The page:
The judge found that the defender was in breach of her obligation in processing the third set of payments, but held that the loss incurred was not a “natural consequence” of the breach.
Lord Summers said: “I do not consider that the language of the final set of emails contains any more clues as to their origin than those that had gone before. In light of the conclusions expressed above I do not consider them to be indicative of breach of contract.
“I am persuaded however that the defender acted in breach of her obligation of reasonable skill and care in transferring funds from the invoice financing account to the current account. I consider she did this on her own initiative.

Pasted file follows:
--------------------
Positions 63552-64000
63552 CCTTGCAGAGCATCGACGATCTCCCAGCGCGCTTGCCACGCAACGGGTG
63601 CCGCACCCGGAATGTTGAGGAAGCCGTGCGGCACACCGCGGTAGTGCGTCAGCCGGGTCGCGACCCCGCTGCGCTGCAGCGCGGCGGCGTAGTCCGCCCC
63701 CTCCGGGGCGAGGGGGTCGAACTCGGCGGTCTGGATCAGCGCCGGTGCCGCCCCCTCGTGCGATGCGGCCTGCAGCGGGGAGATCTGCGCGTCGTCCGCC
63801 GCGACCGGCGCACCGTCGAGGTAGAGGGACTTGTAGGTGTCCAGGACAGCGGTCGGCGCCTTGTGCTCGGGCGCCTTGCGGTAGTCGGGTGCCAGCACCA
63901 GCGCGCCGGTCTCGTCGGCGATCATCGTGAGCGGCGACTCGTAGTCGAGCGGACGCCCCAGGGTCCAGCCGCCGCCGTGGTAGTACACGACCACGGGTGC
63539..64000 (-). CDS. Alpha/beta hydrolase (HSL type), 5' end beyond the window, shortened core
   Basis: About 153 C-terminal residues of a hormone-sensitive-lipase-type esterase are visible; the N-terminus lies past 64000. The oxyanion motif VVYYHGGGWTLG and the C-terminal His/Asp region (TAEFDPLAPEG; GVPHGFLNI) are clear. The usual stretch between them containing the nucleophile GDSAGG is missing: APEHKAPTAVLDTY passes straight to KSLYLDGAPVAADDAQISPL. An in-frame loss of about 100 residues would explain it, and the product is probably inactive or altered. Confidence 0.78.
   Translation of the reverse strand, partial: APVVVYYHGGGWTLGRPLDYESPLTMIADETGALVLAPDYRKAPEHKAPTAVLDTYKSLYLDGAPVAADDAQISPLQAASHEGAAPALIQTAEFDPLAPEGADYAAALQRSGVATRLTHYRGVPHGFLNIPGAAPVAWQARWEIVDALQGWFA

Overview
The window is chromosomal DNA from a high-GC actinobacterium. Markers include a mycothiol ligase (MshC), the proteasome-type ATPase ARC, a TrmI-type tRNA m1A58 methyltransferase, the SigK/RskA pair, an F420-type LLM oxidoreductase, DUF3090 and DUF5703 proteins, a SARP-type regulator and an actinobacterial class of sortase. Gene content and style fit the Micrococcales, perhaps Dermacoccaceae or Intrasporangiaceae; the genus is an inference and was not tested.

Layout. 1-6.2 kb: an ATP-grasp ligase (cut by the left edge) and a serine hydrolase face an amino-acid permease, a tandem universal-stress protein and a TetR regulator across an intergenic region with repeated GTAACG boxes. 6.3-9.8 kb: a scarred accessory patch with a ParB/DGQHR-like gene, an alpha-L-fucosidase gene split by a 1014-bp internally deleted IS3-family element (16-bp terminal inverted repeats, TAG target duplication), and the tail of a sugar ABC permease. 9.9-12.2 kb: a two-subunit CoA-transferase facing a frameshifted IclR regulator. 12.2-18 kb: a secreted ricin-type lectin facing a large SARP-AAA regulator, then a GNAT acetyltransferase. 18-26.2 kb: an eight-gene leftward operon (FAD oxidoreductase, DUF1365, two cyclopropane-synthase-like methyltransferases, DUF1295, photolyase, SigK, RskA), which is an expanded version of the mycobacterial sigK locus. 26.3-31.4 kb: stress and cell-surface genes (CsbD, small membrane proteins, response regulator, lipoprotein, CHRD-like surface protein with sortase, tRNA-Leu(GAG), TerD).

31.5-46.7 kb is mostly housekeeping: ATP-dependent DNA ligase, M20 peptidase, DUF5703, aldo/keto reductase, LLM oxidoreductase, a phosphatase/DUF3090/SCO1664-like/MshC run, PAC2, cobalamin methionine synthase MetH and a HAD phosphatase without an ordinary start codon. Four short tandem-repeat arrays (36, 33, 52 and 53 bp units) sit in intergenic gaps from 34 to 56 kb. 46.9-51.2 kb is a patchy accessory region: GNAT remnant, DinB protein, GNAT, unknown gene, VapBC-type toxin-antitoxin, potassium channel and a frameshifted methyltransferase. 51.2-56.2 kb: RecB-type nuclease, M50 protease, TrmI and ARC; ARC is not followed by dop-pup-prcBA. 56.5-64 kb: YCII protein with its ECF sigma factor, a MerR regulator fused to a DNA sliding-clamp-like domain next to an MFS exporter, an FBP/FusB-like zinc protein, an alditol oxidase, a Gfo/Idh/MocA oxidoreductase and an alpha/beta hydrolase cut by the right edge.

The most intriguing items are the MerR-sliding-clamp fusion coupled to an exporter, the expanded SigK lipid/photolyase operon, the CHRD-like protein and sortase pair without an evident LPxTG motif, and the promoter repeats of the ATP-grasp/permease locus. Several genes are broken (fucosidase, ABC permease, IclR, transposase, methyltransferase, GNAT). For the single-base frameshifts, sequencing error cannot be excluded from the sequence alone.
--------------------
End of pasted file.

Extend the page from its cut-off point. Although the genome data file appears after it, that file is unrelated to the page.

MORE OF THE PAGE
“Unlike the other transactions this transfer was done on her own initiative. The fraudster did not prompt her to take this step. I am satisfied that switching money in this way was a significant step and that she had no express or implied authority to do so.
“Although I consider her unilateral decision to transfer company funds without any authority was in breach of contract I do not consider that the loss that ensued was the natural consequence of the breach. The loss was exceptional and unnatural because she was ignorant of the fraud being perpetrated on her and on the pursuers.”
The judge concluded: “I can only record my regret that whoever was behind the fraud has not been caught. The fraudster is the real culprit whoever he or she (or possibly they) may be. The pursuers have suffered a major loss. The defender has lost her employment. CC has on top of her health problems suffered a demotion. It is a tragic case.”
© Scottish Legal News Ltd 2020